Published on September 6th, 2019 | by Stephen Barrington0
The parable of the labourers, Matthew 20:1-16. August 14, 2019
Ahakoa kei tino makariri kei waho, nga mihi mahana e hoa ma o Ihu Karaiti, rangimarie ki a koutou katoa! Warm greetings friends, despite it being freezing outside. May peace be with you all.
Our gospel today is the parable of the labourers in the vineyard, from Matthew 20:1-16. This text comes at the end of a teaching session by Jesus on divorce, the dangers of riches, how to treat children and the benefits of renouncing privilege. It is the icing on the cake for this section and the lead in story for Jesus talking about his upcoming passion, his walking away from power and its traps.
In our story day labourers are hired, most likely the best ones first and the less good further into the day. Of course the top workers who worked all day are annoyed when the latecomers; who were probably the unreliable, unable and untrustworthy; got paid the full day rate for probably doing very little actual work. This may sound a little bit communist or even an ad for a ‘universal income’ as some are proposing now as a mechanism to lift many out of poverty. But, once again Jesus is trying to make a bigger point or statement than that.
This story is an assault from God on the way our system of money and reward for work operates. The whole notion of being rewarded for your ‘individual skill’ and only paying for ‘what you use’ is a divisive and therefore ‘satanic’ system that benefits those who have position, power and privilege only.
Last weekend in Wellington we had the honour and incredible opportunity to spend the weekend in a ‘non-western’ cultural context. We heard how when land is owned communally nobody misses out. We were challenged and encouraged by stories and a worldview that made sense. We heard that ‘who I am’ is the whole line of people behind me, not my name or achievements in front of me. We learnt that ‘although it is small, it is a great treasure’ and a few others proverbs and songs. It was a great context to discuss our own views and assumptions about life and to see many connections and similarities to the ‘way of Jesus’. We all left with lots to continue to wrestle with and seek to make real in our lives.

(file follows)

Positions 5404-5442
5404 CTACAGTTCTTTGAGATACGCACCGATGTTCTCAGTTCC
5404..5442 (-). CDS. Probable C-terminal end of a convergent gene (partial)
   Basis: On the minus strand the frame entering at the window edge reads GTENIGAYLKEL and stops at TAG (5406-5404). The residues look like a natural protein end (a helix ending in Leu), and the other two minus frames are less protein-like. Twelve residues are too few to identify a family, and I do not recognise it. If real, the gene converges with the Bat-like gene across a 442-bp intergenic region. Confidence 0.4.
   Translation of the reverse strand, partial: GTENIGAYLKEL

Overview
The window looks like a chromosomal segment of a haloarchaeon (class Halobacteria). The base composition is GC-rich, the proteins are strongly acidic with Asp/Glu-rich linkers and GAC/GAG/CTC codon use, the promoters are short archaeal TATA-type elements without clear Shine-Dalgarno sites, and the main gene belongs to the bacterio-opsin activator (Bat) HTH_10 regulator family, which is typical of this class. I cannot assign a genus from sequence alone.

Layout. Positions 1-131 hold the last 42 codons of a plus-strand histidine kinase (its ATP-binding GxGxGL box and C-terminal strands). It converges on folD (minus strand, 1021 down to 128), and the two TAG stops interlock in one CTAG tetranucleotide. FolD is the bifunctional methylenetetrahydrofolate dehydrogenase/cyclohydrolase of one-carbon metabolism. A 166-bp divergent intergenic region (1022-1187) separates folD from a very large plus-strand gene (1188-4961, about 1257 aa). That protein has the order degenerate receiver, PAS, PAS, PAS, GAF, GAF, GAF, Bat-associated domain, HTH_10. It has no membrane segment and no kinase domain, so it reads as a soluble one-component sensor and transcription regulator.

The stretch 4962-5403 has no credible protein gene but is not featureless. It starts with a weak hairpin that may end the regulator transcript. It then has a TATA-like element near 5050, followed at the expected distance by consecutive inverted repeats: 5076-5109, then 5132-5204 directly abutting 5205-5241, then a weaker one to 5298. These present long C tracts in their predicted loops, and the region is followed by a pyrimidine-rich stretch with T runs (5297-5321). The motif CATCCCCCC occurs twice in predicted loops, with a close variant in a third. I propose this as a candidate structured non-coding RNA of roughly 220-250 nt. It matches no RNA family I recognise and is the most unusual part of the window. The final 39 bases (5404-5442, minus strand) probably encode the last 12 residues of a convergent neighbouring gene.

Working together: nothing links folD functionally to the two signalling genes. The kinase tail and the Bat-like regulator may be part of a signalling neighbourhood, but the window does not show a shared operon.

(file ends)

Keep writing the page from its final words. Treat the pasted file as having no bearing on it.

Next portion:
Whatever we think the first shall be last means, it is very clear from our text today that our generous employer (ie God) cares deeply about the poor. Not in a disconnected patronising way but in a way of solidarity where he suffers for standing with them. He is ridiculed and maligned for his generosity and care. When we live as individuals we cannot build community, we cannot make connections of solidarity with others and experience their struggle. Yet God does this in today’s text – and right throughout the scriptures. When we choose to walk with someone, alongside them we will feel their pain and want to stand with them because of that.
The last and the least were not forgotten by God; if that sounds like you today be encouraged that God notices. Be encouraged that God’s friends will walk with you and lift you up so you can continue, and thrive. If we have the privilege of choice may we use that choice to invest in those ‘who are last’ in our society, as God does today. May we look for ways to divest and share our wealth so that others can be included in our community, lifted up and given opportunity to participate and contribute.
The surrounding context of our story today also reinforces these ideas, that the small people are the most valuable. How do we use our money and how do we relate to those coming last in the rat race? We can easily discern if we are one of God’s friends by checking out who we stand with, who we are in solidarity with and what we do with our cash. Big questions again today from Jesus – all the best as you wrestle with what this means for you.
May the Kingdom come on earth so that poverty is eradicated and justice flows down like a river.
Buckshot – Wellington chapter, New Zealand